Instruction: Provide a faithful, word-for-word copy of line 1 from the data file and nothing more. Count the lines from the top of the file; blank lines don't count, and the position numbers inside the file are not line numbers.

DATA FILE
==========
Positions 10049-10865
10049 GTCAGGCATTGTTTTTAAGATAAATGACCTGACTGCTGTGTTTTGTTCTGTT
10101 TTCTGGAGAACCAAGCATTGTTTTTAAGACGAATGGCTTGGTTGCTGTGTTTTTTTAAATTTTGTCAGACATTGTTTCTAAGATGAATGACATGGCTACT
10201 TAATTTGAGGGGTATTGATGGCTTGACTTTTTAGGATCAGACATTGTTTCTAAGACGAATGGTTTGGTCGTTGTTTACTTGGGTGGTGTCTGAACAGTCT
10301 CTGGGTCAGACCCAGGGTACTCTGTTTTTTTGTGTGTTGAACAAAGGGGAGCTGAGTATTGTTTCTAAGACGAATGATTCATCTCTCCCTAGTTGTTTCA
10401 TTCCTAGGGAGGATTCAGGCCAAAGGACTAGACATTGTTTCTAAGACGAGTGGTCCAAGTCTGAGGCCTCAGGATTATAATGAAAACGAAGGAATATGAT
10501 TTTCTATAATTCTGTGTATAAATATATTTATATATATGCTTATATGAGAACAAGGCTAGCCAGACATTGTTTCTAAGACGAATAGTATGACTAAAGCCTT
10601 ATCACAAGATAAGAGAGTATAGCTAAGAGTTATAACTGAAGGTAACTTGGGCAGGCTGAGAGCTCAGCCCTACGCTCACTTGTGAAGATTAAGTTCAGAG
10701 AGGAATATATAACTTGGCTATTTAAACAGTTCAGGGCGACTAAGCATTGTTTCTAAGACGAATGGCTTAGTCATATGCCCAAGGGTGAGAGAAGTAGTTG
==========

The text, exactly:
Positions 10049-10865